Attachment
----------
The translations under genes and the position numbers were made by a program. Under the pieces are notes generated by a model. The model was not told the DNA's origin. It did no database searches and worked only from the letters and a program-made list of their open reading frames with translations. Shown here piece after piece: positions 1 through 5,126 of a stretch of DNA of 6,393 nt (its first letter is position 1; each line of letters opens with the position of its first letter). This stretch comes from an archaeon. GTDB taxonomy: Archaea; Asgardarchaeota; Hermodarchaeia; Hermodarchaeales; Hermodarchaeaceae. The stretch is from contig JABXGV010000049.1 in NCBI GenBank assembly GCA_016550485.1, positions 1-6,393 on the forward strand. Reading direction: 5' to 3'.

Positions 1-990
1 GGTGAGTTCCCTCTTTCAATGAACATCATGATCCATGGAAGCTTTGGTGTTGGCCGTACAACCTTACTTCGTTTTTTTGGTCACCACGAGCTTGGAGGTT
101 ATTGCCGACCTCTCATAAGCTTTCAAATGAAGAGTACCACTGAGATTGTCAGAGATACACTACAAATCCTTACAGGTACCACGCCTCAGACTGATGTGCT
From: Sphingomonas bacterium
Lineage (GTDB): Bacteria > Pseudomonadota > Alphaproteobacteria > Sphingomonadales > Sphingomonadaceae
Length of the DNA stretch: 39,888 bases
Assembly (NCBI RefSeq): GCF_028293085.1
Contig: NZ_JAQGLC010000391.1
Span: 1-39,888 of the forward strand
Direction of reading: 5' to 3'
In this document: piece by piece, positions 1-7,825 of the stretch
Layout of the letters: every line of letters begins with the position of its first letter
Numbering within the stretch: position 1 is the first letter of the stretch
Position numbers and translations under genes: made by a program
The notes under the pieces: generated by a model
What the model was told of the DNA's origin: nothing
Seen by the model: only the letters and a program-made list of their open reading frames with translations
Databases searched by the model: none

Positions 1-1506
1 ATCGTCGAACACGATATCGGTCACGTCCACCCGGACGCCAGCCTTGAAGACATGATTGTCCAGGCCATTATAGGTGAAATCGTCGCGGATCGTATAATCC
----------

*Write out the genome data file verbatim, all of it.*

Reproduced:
The translations under genes and the position numbers were made by a program. Under the pieces are notes generated by a model. The model was not told the DNA's origin. It did no database searches and worked only from the letters and a program-made list of their open reading frames with translations. Shown here piece after piece: positions 1 through 5,126 of a stretch of DNA of 6,393 nt (its first letter is position 1; each line of letters opens with the position of its first letter). This stretch comes from an archaeon. GTDB taxonomy: Archaea; Asgardarchaeota; Hermodarchaeia; Hermodarchaeales; Hermodarchaeaceae. The stretch is from contig JABXGV010000049.1 in NCBI GenBank assembly GCA_016550485.1, positions 1-6,393 on the forward strand. Reading direction: 5' to 3'.

Positions 1-990
1 GGTGAGTTCCCTCTTTCAATGAACATCATGATCCATGGAAGCTTTGGTGTTGGCCGTACAACCTTACTTCGTTTTTTTGGTCACCACGAGCTTGGAGGTT
101 ATTGCCGACCTCTCATAAGCTTTCAAATGAAGAGTACCACTGAGATTGTCAGAGATACACTACAAATCCTTACAGGTACCACGCCTCAGACTGATGTGCT
From: Sphingomonas bacterium
Lineage (GTDB): Bacteria > Pseudomonadota > Alphaproteobacteria > Sphingomonadales > Sphingomonadaceae
Length of the DNA stretch: 39,888 bases
Assembly (NCBI RefSeq): GCF_028293085.1
Contig: NZ_JAQGLC010000391.1
Span: 1-39,888 of the forward strand
Direction of reading: 5' to 3'
In this document: piece by piece, positions 1-7,825 of the stretch
Layout of the letters: every line of letters begins with the position of its first letter
Numbering within the stretch: position 1 is the first letter of the stretch
Position numbers and translations under genes: made by a program
The notes under the pieces: generated by a model
What the model was told of the DNA's origin: nothing
Seen by the model: only the letters and a program-made list of their open reading frames with translations
Databases searched by the model: none

Positions 1-1506
1 ATCGTCGAACACGATATCGGTCACGTCCACCCGGACGCCAGCCTTGAAGACATGATTGTCCAGGCCATTATAGGTGAAATCGTCGCGGATCGTATAATCC